Individual countries alone can do little to address climate change, biodiversity loss and pandemics. The impacts of these crises do not stop at country borders. This is why the world community must fight these issues together. That costs money – which is where the World Bank comes in. After all, it is the largest development financer and thus has considerable influence on mobilising funds to combat the climate crisis and other global challenges.

The World Bank needs to adapt its present business model to the enormous global challenges and broaden its focus. It must support countries worldwide in adopting more sustainable modes of life, production and consumption. The aim is to also be better prepared for climate hazards, future pandemics and other crises. Growth at any cost is not an option. There needs to be sustainable growth whose profits are fairly distributed.

Global public goods are things which everyone, everywhere needs to survive. A clean environment, a stable climate, peace and global health. Providing or protecting global public goods in the Global South will cost an annual estimated $2.4 trillion by 2030. This figure may sound rather alarming. But as the World Bank rightly points out, these are small costs compared to the expenses which doing nothing would entail. The earlier the world community takes on these challenges, the more negative impacts and costs can be avoided. Studies demonstrate that every dollar invested in prevention and sustainability saves four dollars in crisis response in the long run. This shows that thinking ahead and investing in prevention pays off.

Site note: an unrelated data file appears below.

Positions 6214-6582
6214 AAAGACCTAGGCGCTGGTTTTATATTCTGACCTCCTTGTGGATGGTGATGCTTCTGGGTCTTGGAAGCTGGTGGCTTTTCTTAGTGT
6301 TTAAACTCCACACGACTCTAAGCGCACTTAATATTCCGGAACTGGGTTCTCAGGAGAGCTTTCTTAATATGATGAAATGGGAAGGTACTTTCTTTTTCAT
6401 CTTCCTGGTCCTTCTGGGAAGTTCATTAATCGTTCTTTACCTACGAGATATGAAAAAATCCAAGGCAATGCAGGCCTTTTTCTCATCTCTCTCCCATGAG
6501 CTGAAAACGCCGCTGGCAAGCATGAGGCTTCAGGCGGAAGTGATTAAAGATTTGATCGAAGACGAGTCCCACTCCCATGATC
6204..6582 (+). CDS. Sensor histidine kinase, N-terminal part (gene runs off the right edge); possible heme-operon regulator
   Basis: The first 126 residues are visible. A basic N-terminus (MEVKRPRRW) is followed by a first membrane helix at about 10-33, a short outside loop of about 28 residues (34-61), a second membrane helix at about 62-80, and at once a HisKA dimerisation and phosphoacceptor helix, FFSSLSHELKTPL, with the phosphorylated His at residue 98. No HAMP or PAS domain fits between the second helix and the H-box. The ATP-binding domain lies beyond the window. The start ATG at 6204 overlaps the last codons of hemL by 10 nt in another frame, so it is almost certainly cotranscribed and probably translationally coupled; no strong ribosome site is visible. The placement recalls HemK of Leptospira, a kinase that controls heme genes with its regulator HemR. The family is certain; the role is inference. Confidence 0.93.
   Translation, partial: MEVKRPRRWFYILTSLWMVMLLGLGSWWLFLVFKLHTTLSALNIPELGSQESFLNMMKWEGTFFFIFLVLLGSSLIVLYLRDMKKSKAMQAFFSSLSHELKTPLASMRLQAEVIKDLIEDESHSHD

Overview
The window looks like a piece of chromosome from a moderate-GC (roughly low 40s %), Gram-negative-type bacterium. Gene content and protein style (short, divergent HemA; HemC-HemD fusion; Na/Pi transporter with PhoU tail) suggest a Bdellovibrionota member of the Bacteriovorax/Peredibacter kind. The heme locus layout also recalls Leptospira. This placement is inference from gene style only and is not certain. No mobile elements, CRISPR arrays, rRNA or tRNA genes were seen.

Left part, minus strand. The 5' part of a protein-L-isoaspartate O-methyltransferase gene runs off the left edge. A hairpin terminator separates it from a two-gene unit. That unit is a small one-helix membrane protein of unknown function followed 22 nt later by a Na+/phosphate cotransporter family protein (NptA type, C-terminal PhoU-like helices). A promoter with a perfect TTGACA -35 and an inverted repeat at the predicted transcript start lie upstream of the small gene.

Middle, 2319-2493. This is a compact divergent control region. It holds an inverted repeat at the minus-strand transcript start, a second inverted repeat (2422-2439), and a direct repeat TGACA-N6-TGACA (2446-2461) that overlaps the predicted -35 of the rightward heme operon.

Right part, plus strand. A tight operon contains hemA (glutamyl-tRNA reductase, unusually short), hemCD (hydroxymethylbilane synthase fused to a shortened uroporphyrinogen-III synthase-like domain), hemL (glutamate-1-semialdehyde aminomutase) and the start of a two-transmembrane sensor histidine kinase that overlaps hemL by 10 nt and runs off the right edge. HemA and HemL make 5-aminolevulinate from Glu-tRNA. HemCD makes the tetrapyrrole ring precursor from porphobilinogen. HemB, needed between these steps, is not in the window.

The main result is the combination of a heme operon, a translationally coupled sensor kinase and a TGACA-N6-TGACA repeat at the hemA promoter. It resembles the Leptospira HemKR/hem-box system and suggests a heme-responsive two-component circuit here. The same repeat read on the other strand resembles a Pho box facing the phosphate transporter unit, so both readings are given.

Changing the World Bank’s modus operandi

But how can the World Bank access the necessary capital? By modifying its structures and modes of operation. By leveraging more private funds. And by changing its lending criteria, and offering, for example, more favourable loans for the protection of public goods.

The World Bank should change its business model. The five institutions of the World Bank Group – including the International Bank for Reconstruction and Development (IBRD), which focuses on medium-income countries, the International Development Association (IDA), addressing the poorest countries, the International Finance Corporation (IFC) and the Multilateral Investment Guarantee Agency (MIGA) – need to cooperate more closely. So far, these institutions were concentrated on either the public or the private sector. There is a lack of cooperation among them. But what we need are coordinated public-private approaches.

Investing in renewable energies is worthwhile, for they are increasingly becoming the cheapest and, at least theoretically, the best economic option.

The ‘One World Bank Group’ concept, which I support, states that all institutions provide borrower countries with coordinated support. They would base their action on common or complementary analyses. For example, they would consult new private sector analyses and country reports focusing on climate and development challenges. And they ought to apply their respective instruments to complement each other where gaps remain. But for the private sector to invest in projects addressing climate change, it needs not only well-prepared projects by the IFC and risk insurance by MIGA, but also an improvement in the policy framework by IBRD and IDE. Regulatory measures and government incentive structures have to be revised accordingly. Such an approach would help the Bank to better identify obstacles to private investment and effectively tackle them.

By increasing efficiency, existing funds can be better used. But how can the substantial financing gap of an annual $2.4 tn be filled? Obviously, no single institution can achieve this on its own. Neither the World Bank nor all multilateral development banks together. The capital needed for a sustainable development policy can only be obtained by mobilising more public and, above all, more private finance. So far, international development cooperation has failed to mobilise private-sector investment to an adequate extent, especially in climate-relevant areas. In 2020, a mere $13.1 bn of private capital was mobilised for climate financing – this is less than 0.5 per cent of the $2.4 tn referred to above. And sadly, instead of gathering speed, mobilisation is actually slowing down.